Wednesday, 11 November 2015

Review!: Monsters by Emerald Fennel

Ohh this is a creepy old book! Emerald Fennel's murder mystery is set in a Cornish seaside town, where the bodies of young women washing up to shore shocks the locals and sparks a wide scale investigation. Delighted by the murders is a 12-year-old girl, our narrator, who is spending the summer in the town staying with her aunt and uncle who run a crumbling hotel. After the deaths of her parents in a freak accident several years previous, she is obsessed with all things dark and macabre. Befriending the mollycoddled son of a hotel guest, she and Miles Giffard spend the summer investigating the murders, and playing their own murder games with each other, which mostly involve attempting to drown each other. There are so many levels of unsettling creepiness in this novel. We never learn our narrators name, and there is a struggle to be on her side, as is it hard to tell whether our sympathies should lie with her, although this changes as the book progresses and the behaviour of those around her becomes all the more troubling. This is definitely not a book for children. Other dark undertones come in the form of the girl's uncle, who visits her room at night, where we presume abuse takes place, and in Miles' bizarre relationship with his mother, who among other things insists they bathe together. Despite all the dark, unsettling creepiness, there is also plenty of humour in the form of our narrator's darkly humorous observations of those around her. If you're into dark humour and murder mystery, this could be the book for you!

Six quotes to sum up the dark, creepy, humour of Monsters:

1. The book opens with:
"My parents got smushed to death in a boating accident when I was nine. Don't worry- I'm not that sad about it."
"I've been reading a book called The Murderers' Who's Who, which I took from Granny's bookcase before I left. It has a bloody dagger on the cover, and an alphabetical list of all the best murderers from the past. It even has some pictures in the middle, mostly of the victims, which you can look at to get a bit of an idea of what all the murderers have done. So I'll read that in bed, waiting for the sun to come up."
 "'Peculiar' is one of my least favourite words. Everyone is always describing me as 'peculiar', especially grown ups. They called me peculiar when I gave the school gardener lemonade with wee in it, and they called me peculiar when I went to school wearing one of Granny's suits. Grown-ups never understand any of my jokes, but then kids don't really either."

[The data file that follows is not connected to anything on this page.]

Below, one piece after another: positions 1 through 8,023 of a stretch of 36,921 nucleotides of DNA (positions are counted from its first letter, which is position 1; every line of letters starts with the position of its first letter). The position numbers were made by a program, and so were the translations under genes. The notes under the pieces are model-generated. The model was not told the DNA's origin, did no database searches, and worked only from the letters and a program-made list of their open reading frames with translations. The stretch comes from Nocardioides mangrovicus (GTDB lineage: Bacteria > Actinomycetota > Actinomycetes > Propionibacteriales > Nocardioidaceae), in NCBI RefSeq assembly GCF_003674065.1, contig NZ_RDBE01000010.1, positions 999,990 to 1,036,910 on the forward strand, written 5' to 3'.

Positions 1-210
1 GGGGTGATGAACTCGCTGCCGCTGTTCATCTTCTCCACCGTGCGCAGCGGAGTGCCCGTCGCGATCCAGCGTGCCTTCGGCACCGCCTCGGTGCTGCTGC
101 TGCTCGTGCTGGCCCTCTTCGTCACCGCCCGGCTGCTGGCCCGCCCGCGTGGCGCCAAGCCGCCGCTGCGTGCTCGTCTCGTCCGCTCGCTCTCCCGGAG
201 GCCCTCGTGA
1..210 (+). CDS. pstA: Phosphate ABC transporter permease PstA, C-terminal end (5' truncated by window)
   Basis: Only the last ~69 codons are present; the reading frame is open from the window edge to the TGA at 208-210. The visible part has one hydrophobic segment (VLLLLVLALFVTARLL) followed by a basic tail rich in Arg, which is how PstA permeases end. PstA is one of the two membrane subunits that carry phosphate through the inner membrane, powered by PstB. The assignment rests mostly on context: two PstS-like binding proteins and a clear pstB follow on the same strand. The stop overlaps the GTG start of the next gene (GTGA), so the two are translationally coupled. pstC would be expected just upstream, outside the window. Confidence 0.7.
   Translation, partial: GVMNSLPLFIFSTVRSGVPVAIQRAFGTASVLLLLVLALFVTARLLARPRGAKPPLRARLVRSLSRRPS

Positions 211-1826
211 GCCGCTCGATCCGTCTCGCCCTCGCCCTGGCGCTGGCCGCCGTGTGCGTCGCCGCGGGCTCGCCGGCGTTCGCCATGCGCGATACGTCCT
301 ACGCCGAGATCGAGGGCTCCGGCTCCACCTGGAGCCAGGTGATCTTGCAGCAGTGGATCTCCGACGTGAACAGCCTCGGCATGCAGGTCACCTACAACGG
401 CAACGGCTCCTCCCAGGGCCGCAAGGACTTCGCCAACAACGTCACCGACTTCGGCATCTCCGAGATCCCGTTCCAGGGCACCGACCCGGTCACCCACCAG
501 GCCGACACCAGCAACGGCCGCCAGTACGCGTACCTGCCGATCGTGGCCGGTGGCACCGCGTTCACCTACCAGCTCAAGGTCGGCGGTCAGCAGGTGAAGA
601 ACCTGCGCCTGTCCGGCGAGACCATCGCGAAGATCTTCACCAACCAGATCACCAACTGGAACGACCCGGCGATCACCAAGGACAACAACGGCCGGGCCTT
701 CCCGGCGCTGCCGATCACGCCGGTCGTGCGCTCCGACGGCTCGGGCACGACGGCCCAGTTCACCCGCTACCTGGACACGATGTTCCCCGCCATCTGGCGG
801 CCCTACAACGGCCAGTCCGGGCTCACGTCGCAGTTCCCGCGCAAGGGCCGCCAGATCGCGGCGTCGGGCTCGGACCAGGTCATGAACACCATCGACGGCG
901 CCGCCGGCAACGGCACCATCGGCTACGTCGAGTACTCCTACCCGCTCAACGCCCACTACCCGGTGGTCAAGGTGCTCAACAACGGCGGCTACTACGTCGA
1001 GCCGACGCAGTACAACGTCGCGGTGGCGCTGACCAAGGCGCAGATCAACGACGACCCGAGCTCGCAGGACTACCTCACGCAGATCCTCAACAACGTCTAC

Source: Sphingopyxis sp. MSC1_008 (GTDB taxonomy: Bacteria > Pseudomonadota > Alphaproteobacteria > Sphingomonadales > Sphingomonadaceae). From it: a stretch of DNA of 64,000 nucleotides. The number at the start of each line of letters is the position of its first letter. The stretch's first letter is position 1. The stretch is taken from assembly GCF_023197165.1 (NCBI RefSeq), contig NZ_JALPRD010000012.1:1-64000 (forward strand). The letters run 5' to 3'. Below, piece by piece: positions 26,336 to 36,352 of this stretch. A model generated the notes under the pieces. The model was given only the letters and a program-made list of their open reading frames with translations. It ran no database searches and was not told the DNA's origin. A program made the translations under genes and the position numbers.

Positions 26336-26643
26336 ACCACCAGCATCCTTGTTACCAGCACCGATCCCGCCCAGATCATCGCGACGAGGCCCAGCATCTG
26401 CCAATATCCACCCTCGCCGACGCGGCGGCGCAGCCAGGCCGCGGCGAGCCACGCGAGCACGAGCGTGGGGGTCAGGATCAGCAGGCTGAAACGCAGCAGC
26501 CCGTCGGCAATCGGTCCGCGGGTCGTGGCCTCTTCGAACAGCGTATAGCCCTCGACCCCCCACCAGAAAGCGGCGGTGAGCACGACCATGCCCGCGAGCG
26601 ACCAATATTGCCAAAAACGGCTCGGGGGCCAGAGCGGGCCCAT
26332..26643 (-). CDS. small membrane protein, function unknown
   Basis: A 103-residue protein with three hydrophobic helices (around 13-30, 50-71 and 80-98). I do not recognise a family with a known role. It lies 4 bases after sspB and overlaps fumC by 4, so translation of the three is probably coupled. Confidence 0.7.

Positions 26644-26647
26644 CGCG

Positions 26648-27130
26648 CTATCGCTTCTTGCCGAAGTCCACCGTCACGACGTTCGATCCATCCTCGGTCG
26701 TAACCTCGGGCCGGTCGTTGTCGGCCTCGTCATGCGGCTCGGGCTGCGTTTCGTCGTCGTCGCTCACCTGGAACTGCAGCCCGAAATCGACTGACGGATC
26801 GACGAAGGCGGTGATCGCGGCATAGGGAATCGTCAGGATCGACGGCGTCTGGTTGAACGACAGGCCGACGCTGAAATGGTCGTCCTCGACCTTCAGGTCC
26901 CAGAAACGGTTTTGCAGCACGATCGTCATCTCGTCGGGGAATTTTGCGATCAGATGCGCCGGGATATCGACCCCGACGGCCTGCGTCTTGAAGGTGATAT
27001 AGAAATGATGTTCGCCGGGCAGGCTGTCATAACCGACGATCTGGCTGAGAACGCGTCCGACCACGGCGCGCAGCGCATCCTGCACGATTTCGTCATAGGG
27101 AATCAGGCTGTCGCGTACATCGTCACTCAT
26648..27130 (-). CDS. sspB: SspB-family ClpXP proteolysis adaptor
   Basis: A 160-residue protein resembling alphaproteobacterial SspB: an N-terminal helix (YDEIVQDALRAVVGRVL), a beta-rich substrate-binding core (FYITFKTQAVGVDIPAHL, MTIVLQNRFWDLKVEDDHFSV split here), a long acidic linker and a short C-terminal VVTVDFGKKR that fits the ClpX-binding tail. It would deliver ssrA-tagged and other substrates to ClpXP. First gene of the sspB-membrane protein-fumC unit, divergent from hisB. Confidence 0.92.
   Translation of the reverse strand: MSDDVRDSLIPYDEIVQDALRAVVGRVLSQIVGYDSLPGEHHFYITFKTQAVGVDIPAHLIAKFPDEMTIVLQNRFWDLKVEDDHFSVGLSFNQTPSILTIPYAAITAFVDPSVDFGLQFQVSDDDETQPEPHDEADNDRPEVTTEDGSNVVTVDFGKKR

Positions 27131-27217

"I read in one of my murder books that if you leave bodies long enough then they fill up with goo and go bang like balloons if you prick them. I could see the barnacled anchor near the dead lady's leg and was hoping that one of the ambulance men would tip her onto it by mistake and she'd explode all over the deck, but they managed to slither her onto the stretcher without so much as a pop."

"Then I got to watch his wispy moustache droop with embarrassment while I told him in detail about my parents drowning and getting minced up in the ship's propeller. I even teared up a bit for good measure, to really butter the bread nice and thick."

"There is a mangy cat that keeps showing up at the hotel. It's missing an eye, and it stinks. Aunt Maria has taken a shine to it and has insisted that she and Uncle Frederick take it in. She thinks the hotel could do with 'some character'. I personally think that a whiffy one-eyed cat isn't the kind of character a posh hotel should be striving for... Aunt Maria has named the cat Ruffles. Miles and I have named it Fucko."

I received a copy of Monsters from Hot Key Books, in return for an honest review. 
All views are entirely my own and not influenced by the freeness of the book!

Friday, 6 November 2015

Review!: One by Sarah Crossan

Hey look at me getting around to reviewing my September reads! It's really happening!

I bought One by Sarah Crossan after feeling blue for a couple days and decided to implement the treat yo self system. It's a lovely hardback book, in turquoise and pink and a nice matt dust cover. Written in free verse, the first free verse book I think I have read, One is the story of conjoined twins Grace and Tippi, as they leave homeschooling for the first time for their first experience of real high school. 

Five things I loved in One:

1- Free verse. Oh the free verse. Here is the first verse:

       We Are.
And we are living.

Isn't that amazing?

How we manage 
to be
at all.

2- The narrative is all from Grace's point of view. I was surprised at first that we don't get both twins' voices, but I came to really appreciate Grace's narrative. Because of course the sisters' are two separate people, individual people, with separate voices, just joined together. 

3- Dragon. Their little sister, who is 'completely normal'. Grace's concern for her little sister Nicola, nicknamed Dragon, and how her life is affected by having conjoined sisters is so... touching, I guess would be the word. 

"I do wonder if being our sister 
          sucks sometimes, 

if being our sister
makes her a freak
too. "

4- Jasmeen and Jon. Their new friends at their new school, who don't think Tippi and Grace are freaks, and who get it a little wrong, but learn from their mistakes. 

5- The title: One. And what that comes to mean.